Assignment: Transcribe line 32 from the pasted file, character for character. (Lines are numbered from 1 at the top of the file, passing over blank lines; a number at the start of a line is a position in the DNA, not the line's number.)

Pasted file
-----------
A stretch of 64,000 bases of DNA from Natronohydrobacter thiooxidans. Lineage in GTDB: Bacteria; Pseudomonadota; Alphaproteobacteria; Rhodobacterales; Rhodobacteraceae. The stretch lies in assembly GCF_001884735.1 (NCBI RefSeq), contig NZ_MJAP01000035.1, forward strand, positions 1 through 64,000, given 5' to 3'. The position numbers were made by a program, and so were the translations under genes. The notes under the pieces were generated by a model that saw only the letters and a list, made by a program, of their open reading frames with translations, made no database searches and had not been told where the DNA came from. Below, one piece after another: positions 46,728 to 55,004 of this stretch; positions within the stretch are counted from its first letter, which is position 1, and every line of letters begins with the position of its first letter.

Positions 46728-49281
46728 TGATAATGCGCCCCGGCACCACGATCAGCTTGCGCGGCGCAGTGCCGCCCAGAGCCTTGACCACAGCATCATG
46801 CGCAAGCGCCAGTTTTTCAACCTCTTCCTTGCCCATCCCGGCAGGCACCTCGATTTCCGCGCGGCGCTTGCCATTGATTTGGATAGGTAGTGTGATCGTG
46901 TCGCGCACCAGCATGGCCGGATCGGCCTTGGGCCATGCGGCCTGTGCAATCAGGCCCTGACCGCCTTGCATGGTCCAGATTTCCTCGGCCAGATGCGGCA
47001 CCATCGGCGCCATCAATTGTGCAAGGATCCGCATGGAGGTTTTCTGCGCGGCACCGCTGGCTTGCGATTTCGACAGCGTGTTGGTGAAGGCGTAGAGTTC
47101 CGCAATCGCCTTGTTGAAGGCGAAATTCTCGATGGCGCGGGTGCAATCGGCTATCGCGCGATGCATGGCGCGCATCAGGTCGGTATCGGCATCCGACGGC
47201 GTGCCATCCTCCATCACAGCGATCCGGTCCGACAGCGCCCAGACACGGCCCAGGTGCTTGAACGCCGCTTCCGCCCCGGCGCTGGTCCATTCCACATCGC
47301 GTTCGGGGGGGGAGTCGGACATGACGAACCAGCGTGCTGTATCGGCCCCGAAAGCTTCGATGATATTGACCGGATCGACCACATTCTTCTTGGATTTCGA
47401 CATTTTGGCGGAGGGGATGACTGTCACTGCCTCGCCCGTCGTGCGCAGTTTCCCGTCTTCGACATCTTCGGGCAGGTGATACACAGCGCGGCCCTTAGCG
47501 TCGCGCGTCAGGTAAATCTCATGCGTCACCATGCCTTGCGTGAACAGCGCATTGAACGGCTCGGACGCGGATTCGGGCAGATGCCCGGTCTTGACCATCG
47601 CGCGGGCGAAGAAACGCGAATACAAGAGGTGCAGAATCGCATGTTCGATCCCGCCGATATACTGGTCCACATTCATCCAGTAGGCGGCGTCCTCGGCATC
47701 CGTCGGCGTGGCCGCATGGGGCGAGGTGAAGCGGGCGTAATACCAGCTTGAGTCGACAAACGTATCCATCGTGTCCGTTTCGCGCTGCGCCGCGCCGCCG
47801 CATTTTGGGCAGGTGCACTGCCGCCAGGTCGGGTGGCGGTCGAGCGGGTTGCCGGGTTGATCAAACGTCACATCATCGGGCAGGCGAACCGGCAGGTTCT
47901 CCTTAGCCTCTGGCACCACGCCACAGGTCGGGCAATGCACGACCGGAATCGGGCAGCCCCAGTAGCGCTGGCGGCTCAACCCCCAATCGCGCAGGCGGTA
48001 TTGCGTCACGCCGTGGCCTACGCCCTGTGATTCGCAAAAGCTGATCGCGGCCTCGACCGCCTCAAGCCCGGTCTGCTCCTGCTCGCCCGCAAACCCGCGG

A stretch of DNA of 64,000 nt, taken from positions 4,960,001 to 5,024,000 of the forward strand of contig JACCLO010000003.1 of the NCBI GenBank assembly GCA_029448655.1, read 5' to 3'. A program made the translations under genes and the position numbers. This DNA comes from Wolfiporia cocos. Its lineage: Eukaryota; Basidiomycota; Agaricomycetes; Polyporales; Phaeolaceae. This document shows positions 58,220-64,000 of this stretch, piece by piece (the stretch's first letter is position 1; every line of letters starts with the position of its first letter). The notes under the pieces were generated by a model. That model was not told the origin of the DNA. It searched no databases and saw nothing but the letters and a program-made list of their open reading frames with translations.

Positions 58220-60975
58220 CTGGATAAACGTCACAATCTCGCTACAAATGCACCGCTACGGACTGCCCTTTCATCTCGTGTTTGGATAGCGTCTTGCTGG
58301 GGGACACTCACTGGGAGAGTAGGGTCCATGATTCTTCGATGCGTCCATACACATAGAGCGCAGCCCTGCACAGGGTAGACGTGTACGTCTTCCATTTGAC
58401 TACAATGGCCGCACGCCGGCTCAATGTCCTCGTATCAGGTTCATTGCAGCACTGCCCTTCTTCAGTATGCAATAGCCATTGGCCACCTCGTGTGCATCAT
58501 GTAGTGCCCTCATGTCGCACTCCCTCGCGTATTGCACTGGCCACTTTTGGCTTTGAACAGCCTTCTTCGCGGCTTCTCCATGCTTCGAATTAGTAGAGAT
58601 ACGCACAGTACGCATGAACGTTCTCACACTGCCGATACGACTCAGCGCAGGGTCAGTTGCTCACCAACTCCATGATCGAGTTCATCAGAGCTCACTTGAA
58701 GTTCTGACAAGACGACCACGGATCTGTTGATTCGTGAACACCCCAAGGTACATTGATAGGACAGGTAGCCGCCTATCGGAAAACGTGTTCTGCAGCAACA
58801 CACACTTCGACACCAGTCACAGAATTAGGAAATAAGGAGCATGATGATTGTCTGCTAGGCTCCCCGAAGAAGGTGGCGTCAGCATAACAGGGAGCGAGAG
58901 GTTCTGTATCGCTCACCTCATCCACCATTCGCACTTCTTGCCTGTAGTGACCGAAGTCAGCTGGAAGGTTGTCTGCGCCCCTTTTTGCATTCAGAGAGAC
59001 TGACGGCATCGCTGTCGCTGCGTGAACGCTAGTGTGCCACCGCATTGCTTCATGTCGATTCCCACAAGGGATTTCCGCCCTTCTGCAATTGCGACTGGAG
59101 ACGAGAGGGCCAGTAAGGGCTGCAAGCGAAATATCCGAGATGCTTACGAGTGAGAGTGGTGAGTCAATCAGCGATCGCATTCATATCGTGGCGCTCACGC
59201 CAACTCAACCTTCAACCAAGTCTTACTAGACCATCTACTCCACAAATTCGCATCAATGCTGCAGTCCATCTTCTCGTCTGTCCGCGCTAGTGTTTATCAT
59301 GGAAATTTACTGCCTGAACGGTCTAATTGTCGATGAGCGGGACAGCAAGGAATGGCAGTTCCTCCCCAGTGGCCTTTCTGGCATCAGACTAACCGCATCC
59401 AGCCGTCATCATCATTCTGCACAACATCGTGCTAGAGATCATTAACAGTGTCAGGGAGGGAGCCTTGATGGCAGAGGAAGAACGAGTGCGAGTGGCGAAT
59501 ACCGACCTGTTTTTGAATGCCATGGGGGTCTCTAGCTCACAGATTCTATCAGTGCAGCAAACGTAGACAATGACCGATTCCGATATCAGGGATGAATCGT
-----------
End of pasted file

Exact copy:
59501 ACCGACCTGTTTTTGAATGCCATGGGGGTCTCTAGCTCACAGATTCTATCAGTGCAGCAAACGTAGACAATGACCGATTCCGATATCAGGGATGAATCGT